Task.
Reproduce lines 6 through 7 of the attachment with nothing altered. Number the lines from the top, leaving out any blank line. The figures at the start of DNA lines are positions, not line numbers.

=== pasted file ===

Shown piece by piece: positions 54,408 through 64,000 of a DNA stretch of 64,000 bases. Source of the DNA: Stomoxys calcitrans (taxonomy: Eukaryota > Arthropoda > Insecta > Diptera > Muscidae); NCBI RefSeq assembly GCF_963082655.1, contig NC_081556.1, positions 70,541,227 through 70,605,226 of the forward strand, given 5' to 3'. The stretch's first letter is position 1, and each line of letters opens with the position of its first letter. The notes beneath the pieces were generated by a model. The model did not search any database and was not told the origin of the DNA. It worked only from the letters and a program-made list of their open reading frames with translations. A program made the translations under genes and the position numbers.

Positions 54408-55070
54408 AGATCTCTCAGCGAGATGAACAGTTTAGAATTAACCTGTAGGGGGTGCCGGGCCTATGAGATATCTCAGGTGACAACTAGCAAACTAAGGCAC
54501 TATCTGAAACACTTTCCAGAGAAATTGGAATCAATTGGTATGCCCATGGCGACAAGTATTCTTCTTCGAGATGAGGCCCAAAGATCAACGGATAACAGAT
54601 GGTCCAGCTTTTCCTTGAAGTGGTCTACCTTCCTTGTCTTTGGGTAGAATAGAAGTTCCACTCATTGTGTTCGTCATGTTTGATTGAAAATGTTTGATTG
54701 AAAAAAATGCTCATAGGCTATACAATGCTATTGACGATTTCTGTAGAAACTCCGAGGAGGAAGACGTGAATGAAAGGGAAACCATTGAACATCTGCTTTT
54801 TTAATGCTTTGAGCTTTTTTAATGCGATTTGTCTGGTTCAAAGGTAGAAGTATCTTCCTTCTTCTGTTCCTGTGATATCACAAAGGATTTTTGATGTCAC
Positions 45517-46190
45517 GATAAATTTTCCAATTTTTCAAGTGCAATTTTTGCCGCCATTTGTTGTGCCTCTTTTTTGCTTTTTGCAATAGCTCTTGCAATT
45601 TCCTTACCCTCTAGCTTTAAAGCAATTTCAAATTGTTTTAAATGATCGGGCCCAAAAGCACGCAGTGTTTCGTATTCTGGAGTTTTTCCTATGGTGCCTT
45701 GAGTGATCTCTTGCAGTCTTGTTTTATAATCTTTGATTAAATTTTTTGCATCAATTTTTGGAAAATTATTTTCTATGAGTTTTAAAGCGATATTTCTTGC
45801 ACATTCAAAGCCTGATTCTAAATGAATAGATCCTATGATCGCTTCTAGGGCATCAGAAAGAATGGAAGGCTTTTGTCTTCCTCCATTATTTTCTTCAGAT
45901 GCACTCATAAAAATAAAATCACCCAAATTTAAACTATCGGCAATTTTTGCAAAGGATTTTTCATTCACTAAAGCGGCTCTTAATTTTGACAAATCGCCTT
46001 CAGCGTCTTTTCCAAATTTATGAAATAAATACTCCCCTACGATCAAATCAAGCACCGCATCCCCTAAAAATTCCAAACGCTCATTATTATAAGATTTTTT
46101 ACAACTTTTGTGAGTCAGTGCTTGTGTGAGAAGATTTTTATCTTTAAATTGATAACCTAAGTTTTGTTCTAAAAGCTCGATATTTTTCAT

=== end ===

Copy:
54701 AAAAAAATGCTCATAGGCTATACAATGCTATTGACGATTTCTGTAGAAACTCCGAGGAGGAAGACGTGAATGAAAGGGAAACCATTGAACATCTGCTTTT
54801 TTAATGCTTTGAGCTTTTTTAATGCGATTTGTCTGGTTCAAAGGTAGAAGTATCTTCCTTCTTCTGTTCCTGTGATATCACAAAGGATTTTTGATGTCAC